The Citymeals Blog

Food for Though
Cozette, an Asian-American senior citizen and Citymeals on Wheels recipient.

Women Aging in New York City

Each March, Women’s History Month is an opportunity for Citymeals to look at our meal recipients' fascinating lives. As we honor them, we also recognize the challenges women face as they age: a lifetime of inequities, including limited opportunity, lower salaries, and caregiving responsibilities, means older women often have saved less and face higher rates of poverty than men. They’re also living longer, often well into their nineties — and are more likely to live alone.

The women Citymeals serves face particular challenges in this city, from being able to afford housing to rapid gentrification and navigating life with chronic health issues. They face most of these challenges with limited support. Citymeals provides a lifeline that helps our neighbors cope with the challenges of growing older in the city.

Cozette has lived in SoHo for 70 years, first with her late husband Irving and now alone. The neighborhood has changed around her, from an industrial area to an upscale destination. Once a busy career woman, climbing stairs and other daily tasks are now taxing for the 93-year-old.

For decades, Cozette walked to work, where she did the daily layout for The Journal of Commerce. Over the decades, textile warehouses and printing plants have been replaced with art galleries, boutiques and high-end apartments. "Now it's been cleaned up for luxury living," Cozette says. Though, Cozette can’t imagine living anywhere else. The neighbors and storekeepers who recognize her always give her a nod or say hello.

Elizabeth, an older African-American woman in a blue shirt and a portable oxygen machine, sits on her living room couch.

Elizabeth loved her home in Flatbush, but when the apartment stairs became too challenging to manage with COPD, she had to say goodbye to her community. After 42 years, Elizabeth moved into the only place that was both accessible and affordable for her — senior housing in Fort Greene.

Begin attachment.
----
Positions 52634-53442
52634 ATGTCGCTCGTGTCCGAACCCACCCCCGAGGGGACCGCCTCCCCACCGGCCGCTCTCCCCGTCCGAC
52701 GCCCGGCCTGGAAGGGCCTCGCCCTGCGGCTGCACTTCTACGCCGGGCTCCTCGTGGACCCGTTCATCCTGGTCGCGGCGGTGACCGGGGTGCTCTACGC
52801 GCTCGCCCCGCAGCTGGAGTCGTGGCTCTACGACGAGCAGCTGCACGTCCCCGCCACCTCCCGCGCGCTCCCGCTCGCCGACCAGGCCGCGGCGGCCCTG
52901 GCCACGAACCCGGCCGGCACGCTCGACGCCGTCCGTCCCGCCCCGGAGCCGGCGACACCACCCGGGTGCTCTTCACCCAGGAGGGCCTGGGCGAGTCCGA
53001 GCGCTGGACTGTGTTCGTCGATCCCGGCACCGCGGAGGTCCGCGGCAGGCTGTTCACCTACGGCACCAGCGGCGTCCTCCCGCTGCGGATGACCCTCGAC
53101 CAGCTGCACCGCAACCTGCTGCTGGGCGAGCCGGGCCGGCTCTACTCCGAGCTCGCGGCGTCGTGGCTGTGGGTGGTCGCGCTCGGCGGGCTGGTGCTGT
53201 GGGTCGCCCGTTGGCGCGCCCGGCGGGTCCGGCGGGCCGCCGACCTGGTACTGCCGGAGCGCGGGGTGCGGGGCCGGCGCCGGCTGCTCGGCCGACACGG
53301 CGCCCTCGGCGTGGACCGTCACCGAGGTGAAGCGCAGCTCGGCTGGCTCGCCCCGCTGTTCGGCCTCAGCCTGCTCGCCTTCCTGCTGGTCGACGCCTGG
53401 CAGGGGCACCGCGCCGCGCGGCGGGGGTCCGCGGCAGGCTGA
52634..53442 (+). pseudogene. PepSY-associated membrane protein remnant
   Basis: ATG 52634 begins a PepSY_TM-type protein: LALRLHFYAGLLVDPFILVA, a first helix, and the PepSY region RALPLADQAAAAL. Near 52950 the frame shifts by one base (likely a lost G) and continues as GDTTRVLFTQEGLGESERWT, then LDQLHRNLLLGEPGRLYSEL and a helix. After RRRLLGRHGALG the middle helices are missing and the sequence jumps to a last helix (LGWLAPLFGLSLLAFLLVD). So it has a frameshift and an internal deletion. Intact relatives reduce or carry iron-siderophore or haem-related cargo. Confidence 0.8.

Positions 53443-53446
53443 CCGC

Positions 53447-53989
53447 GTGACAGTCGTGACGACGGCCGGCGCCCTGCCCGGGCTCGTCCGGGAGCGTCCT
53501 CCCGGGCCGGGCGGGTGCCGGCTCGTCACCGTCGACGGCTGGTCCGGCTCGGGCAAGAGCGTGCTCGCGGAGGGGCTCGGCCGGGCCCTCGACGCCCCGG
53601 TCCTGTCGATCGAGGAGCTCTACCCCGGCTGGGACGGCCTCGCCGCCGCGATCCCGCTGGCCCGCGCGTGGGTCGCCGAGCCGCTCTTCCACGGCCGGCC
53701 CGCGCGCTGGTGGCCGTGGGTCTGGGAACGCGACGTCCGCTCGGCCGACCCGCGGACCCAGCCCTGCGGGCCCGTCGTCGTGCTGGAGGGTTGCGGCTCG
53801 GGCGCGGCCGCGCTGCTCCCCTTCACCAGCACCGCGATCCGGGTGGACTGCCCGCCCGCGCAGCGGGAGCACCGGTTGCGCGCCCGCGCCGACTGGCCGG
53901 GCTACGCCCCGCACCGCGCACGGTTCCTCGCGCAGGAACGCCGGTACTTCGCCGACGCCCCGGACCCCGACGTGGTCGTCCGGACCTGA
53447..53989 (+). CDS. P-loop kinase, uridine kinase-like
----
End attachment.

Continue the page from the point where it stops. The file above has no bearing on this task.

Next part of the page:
As co-pays for pulmonary rehab became too expensive, Elizabeth considered taking short walks instead, but her new neighborhood is full of hills. And relying on oxygen means every excursion is on a timer. It makes it almost impossible to go out and shop for groceries, let alone carry them back home with her. Once, Elizabeth loved cooking her signature dish — eggplant creole — but now, even “stirring a pot is too much,” she says.

Francine, an elegant older Caucasian woman sitting on her couch.

At 82 years old, Francine doesn’t want to leave the Manhattan apartment building she’s called home for the last five decades. But as rent has steadily increased, Francine has moved three times to different units in the building, each time downgrading to a smaller, more affordable place. As a young woman, she loved her career spent working in the garment industry, but says she regrets not saving more money and buying an apartment when she could.

When her health issues became too severe, Francine was forced to retire early. Today, Social Security doesn't go far enough. She spends $160 on just one of her medications. Struggling with Guillain-Barré syndrome and relying on a walker, Francine is apprehensive about the future. Most of her friends have moved out of the city, but she wants to stay in familiar surroundings where she feels safe and comfortable.

Citymeals helps Francine — and so many like her — do exactly that. While she, Elizabeth, and Cozette are all incredible, resilient women, no one can survive without the support of their community, especially as they age. The meals that Citymeals delivers allow them to live out this chapter of their lives with a greater sense of security and hope for the days ahead.

Food For Thought